This giving and receiving is the greatest teaching in disguise. There is no possibility for establishing a Heart-to-Heart connection without this selfless service, which has nothing to do with serving someone’s ambitions or ideals, nor is it a subservience to another’s will —  but an act of devotion, requiring psychological maturity, which sustains that Heart-to-Heart connection. Selfless service is the foundational ground to walk the Path of the Heart…

— Igor Kufayev

Selfless service is a spiritual work, the part where one enters into that completely different contract with a spiritual preceptor or organization, and begins to do one’s duty, essentially to test one’s spiritual prowess — what one can offer. This is very different from what one does as a volunteer based upon different premises; volunteering is, ‘Thank you, so grateful.’ When one steps into selfless service, there are perhaps a few thank you’s, but then the thank you’s stop. You work for your Self when you do selfless service…

— Igor Kufayev, Alaró, Mallorca, March 2018

Selfless Service: What it is, and what it isn’t

  • Selfless service is often confused with a certain “deal” or work-exchange: “When I do something for you, you have to do something for me.”
  • Selfless service is confused with volunteering: “Since I’m volunteering here, I can come and go as I wish.”
  • One believes that offering selfless service means that one works “for” the teacher.
  • One believes that offering selfless service means getting special treatment from the teacher.
  • Selfless service is not the invitation to follow one’s own agendas, belief systems and preferences, but a spiritual practice of surrendering to what is needed.
  • Selfless service has nothing to do with giving up the “I.” What is given up is the identification with those patterns that keep us bound to our belief in this or that special personality.
  • Selfless service has nothing to do with giving up one’s uniqueness. One’s unique skills and talents are put into service for the greater whole.

The Fruits of selfless Service

Peace demands the most heroic labor and the most difficult sacrifice. It demands greater heroism than war. It demands greater fidelity to the truth and a much more perfect purity of conscience…

— Father Thomas Merton

Many members of our Flowing Wakefulness Fellowship have been experiencing the joys and blessings of offering seva into this work firsthand ― as well as the challenges encountered in this practice. Unlike any other spiritual practice we follow for a longer period of time, seva helps us to mature and grow, to discover where our offerings might be coloured by selfish motives or are impeded by unresolved knots. In other words, seva is the field where the given spiritual teachings can be applied and perfected, where hearts are polished and invaluable lessons are learned. The following excerpts from team members — students of Igor — give voice to personal experiences with seva:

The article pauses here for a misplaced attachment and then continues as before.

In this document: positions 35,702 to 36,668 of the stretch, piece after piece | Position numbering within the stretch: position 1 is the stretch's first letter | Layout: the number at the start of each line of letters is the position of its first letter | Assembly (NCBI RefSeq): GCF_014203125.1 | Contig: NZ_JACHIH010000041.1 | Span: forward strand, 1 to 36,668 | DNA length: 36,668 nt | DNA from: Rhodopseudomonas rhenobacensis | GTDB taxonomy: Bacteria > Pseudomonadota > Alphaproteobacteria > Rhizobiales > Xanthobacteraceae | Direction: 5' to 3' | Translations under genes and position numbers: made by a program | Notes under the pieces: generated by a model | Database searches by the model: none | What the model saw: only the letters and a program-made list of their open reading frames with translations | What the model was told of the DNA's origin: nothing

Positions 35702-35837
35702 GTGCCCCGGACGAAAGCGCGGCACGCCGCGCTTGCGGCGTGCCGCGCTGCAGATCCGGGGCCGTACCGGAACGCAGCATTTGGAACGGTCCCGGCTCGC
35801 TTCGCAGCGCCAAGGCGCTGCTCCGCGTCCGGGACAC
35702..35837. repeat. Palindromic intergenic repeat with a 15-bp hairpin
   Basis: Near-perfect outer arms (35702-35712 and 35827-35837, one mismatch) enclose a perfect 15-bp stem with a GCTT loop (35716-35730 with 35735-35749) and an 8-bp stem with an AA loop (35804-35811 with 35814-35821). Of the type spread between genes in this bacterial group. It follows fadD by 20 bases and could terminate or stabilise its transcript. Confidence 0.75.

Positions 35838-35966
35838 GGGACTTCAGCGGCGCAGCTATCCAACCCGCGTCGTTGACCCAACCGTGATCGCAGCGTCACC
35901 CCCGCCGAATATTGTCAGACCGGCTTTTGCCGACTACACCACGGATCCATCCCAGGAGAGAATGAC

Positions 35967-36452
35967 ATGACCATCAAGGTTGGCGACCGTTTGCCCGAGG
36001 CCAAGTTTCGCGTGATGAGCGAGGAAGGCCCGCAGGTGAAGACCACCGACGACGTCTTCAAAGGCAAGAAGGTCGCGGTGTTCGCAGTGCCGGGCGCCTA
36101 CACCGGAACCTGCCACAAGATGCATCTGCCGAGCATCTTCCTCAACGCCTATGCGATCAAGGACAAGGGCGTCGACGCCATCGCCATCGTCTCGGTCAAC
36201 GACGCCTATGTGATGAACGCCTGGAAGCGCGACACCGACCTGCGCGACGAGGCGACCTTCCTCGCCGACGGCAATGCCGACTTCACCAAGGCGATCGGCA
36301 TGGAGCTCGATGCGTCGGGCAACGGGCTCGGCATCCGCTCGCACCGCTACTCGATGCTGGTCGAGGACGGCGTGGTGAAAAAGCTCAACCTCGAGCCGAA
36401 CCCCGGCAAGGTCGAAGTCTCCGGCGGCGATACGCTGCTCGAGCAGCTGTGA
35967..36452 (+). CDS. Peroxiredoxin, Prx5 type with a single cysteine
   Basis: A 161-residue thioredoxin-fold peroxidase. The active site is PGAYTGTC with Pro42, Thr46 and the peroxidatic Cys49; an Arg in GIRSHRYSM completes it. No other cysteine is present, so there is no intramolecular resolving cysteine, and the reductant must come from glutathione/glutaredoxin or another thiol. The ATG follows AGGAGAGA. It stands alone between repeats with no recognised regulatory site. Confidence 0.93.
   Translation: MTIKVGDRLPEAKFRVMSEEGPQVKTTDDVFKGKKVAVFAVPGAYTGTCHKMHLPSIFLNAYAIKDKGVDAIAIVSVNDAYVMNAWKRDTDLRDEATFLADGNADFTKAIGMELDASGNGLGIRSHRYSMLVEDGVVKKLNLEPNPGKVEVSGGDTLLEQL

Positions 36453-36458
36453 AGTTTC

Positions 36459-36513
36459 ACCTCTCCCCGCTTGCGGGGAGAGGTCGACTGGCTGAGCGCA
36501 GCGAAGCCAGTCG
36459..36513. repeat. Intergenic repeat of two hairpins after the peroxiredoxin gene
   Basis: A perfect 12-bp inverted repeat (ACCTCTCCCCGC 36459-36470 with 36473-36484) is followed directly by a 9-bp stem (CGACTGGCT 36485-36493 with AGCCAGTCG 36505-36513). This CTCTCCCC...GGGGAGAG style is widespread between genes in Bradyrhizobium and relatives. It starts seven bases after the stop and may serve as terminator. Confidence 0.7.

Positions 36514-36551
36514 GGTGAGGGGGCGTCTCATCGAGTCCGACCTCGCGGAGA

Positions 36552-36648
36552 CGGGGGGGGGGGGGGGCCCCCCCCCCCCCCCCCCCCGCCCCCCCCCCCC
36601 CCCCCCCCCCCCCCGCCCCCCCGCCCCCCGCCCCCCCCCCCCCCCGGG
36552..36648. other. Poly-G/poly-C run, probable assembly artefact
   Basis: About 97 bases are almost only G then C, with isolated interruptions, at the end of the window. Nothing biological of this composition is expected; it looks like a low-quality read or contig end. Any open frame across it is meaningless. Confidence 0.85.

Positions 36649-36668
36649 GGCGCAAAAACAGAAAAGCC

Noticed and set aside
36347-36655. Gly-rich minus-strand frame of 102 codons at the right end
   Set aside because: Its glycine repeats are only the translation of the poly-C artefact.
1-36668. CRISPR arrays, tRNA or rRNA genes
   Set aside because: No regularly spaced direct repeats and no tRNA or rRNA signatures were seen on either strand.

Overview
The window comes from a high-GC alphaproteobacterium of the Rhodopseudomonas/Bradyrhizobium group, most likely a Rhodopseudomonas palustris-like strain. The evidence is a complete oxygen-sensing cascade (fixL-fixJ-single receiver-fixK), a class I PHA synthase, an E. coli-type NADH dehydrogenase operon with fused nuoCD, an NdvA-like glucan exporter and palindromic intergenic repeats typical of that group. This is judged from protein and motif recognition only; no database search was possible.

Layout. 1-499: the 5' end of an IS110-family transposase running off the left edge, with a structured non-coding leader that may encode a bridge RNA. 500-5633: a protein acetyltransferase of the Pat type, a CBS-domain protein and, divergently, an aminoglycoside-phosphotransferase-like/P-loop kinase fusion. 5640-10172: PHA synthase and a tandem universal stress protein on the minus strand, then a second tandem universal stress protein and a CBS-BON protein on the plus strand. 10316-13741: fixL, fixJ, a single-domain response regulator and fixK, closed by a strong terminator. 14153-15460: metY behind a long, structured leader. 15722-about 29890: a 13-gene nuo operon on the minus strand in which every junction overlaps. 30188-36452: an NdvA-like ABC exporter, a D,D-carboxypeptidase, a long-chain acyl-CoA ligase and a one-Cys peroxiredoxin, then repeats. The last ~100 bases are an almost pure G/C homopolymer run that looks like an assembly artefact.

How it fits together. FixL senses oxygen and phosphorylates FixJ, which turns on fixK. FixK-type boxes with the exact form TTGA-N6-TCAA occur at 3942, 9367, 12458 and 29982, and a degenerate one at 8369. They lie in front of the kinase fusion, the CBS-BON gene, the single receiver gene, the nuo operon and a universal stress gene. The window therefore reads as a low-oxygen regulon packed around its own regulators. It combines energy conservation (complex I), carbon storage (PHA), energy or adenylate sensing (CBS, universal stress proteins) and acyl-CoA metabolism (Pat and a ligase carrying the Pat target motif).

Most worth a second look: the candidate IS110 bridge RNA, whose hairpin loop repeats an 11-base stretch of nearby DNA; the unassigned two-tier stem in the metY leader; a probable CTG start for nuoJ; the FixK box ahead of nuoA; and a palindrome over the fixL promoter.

“I water a flower the way that cloud waters the flower. Can we say that the cloud performs seva? It gives its own particles to let the plant grow, it gives its own blood. It is all that it does, all that it knows, all that it is made for. Enormous beauty…”

– Ganapati Kubacky

“As I journey deeper into the mysterious dimensions of my spiritual process, there is a visceral yearning to offer myself in service. I feel that something is being born here, through Vamadeva and through our community that compels me to be a part of it and offer what I have to give. I literally want to fall at the feet of this magic and offer everything without question. The more I serve, the more I want to serve. And the more I serve, the more of my ‘issues’ come to the surface to be looked at and worked with. It’s a very interesting and wondrous process. It has not been free from challenges and I’m sure they have only just begun, but it feels like the right work. There is a grace in serving that is hard to describe, but I feel that I am being blessed through the offering of my love, attention and devotion…”

– Chloe Hedden

“As part of Team Flowing Wakefulness, I have been given the opportunity to serve Igor and the work that he carries. What began as a retreat kitchen volunteer somehow turned into content creating on the Facebook page, and most recently, assisting Igor at the Immersion – these roles have allowed the expression of my adoration for the teaching and the Teacher, opening up my heart to greater dimensions of thanksgiving. I can only see and say that it all has been an immeasurable blessing to me, to be able to facilitate the work in whatever way that I have been able to, and that I consider it to be a great privilege as well as treasure. I give thanks to this gift of service, for these reminders in the flesh, reminders of my connection to what I feel devotion towards…”

– Lakshman Kwon

“I am aware that I will never ever be able to give back to my teacher what I am receiving from him on so many different levels, but I have a strong wish in my heart to show him my love and deep gratitude (in the form of seva) for all that he is doing so selflessly. I have learned so much since I joined the Flowing Wakefulness team, and it is such a joy and fulfilling experience to be working in a great team of like-minded friends, who share the same path and also wish to support Igor’s work and his service to this growing community and to the world…”

– Prema Landbauer

May this sharing inspire further dialogue and contemplation on this important aspect of one’s spiritual journey.

With love and in service ~

Jai Guru Dev

Flowing Wakefulness Fellowship


Images: Courtesy of Flowing Wakefulness

1 thought on “Selfless Service – Cornerstone or Stumbling Block?”

Leave a Comment

Scroll to Top